2:00 pm – 5:00 pm Friday 6th April, St Cecilia’s Hall, 50 Niddry Street
Sonikebana installation open to the public.
Friday 6th April, Zoë Irvine Workshop, Sensing Information from Sound
4:00 pm – 7:00 pm Friday 6th April, starting at St Cecilia’s Hall, 50 Niddry Street
Zoë Irvine is an artist working with sound, exploring voice, field recording and the relationship between sound and image. Join Zoë for a listening and recording sound walk around Edinburgh’s heartland. Rather than listening out for the usual ghouls, you’ll be listening for the noises made by people, their machines and the environmental sounds of nature too. You’ll then explore ways of revealing information about the soundscape and what everyone and everything is doing within it.
Registration (waitlist only) and more information here:
The CitySounds project held two workshops on 19 February 2018, with special guest Kate Jones from University College London. The ideas for the workshops were conceived at our co-design workshop earlier this year.
Two aims that we identified for the community workshops were a) to find out what people might want to learn about nature and biodiversity in the city through sound (as well as potentially other forms of environmental monitoring and data collection) and b) to demonstrate how and what we can learn through the initial sound recordings coming from the project’s Audio Capture Devices and perhaps teach some basic skills in audio data analysis.
Our first workshop took place in the afternoon at the University of Edinburgh Informatics Forum. We had special guest Kate Jones from University College London, who presented an excellent example of learning about nature in the city through sounds — the Nature-Smart Cities project. The project brings together environmental researchers and technologists to develop the world’s first end-to-end open source system for monitoring bats, to be deployed and tested in the Queen Elizabeth Olympic Park, east London.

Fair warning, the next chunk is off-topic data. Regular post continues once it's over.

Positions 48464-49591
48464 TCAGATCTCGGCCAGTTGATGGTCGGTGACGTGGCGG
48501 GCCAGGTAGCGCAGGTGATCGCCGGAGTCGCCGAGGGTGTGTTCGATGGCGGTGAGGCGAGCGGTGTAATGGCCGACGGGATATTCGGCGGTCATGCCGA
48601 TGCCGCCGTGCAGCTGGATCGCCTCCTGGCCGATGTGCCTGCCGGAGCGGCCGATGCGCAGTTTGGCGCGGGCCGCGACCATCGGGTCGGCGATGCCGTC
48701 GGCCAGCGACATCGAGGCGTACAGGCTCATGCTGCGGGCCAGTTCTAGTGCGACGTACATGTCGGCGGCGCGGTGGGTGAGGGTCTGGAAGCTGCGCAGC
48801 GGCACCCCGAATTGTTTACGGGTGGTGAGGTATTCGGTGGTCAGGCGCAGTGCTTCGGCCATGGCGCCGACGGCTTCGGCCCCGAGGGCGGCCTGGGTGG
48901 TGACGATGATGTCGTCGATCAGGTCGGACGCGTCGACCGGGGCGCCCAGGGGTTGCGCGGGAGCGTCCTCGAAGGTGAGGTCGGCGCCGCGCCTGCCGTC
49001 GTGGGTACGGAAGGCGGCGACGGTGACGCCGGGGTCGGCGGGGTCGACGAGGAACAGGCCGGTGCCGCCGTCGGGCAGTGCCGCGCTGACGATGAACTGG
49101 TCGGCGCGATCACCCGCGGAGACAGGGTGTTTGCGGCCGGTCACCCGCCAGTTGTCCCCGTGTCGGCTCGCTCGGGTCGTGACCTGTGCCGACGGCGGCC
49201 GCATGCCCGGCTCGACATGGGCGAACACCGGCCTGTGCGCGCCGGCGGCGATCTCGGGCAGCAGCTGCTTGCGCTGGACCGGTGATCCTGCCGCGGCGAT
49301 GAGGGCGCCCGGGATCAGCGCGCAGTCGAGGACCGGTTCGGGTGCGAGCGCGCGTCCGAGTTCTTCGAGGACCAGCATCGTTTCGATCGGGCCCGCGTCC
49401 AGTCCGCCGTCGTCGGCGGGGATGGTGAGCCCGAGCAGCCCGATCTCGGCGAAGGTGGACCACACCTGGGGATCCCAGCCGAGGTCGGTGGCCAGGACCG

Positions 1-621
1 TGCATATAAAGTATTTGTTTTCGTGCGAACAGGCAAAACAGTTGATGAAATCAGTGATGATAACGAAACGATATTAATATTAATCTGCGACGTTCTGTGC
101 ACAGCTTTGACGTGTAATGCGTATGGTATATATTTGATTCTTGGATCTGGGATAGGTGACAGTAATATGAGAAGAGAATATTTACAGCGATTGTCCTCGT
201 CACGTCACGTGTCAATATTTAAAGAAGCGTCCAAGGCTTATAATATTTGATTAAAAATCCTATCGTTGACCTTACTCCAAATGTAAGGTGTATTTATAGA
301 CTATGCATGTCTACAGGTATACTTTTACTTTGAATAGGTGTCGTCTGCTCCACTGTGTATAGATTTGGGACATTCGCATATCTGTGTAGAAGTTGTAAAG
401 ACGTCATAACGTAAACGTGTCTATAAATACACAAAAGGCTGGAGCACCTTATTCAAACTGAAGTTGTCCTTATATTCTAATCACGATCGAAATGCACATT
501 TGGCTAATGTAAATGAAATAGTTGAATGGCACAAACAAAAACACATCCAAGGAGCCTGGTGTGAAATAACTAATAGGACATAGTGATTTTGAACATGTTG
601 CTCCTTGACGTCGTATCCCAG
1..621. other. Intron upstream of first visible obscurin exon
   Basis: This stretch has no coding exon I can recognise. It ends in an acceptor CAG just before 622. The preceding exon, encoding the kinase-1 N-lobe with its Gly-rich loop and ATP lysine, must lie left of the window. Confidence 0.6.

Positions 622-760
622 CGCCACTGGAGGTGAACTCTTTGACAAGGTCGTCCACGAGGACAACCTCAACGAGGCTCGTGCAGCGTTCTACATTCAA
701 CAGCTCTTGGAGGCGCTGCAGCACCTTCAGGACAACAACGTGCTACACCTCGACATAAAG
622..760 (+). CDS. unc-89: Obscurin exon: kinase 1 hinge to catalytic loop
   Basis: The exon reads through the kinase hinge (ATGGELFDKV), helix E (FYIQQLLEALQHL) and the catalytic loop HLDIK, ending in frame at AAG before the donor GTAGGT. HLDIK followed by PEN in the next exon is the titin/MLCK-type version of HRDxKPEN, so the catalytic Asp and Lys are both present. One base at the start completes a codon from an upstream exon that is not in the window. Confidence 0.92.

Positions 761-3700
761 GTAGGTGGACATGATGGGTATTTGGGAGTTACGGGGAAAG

Kate gave a fantastic presentation about the project, starting with the foundation of monitoring biodiversity. How might we track biodiversity in urban areas and understand its role in helping us to live safely, productively and healthily? She encouraged us to imagine the Biodiversity version of ‘Industry 4.0’ — how could cyber-physical systems, Internet of Things, networks, data-driven and adaptive decision-making machines be employed to support biodiversity conservation and help stop the rapid loss of biodiversity across the planet?
Kate and her team developed the Echo Box, which is essentially a Shazam for bats. It picks up the frequencies that bats communicate with and uses an algorithm to identify the call and provide an indication of which species has been heard. It then sends the information back to a central server and displays the information online at http://www.batslondon.com/. Fifteen Echo Boxes are installed on lamp posts around Queen Elizabeth Olympic Park and have been continuously monitoring bats for three months.
While the original idea for the project came from Kate’s passion for biodiversity conservation, as other people found out about the publicly-available data, they generated their own ideas from it. A group of students built an arcade machine based on the data that has become a highlight at the visitor centre, while researchers added bat data to a 3D augmented reality visualisation of park. Another group devised small 3D-printed gnomes placed around the park that people could interact with via a chatbot to find out more about bats in the park.
We were all thoroughly inspired by the incredible amount of work that went into the project and the possibilities for learning about nature through sound while also engaging a wider population with biodiversity in the city.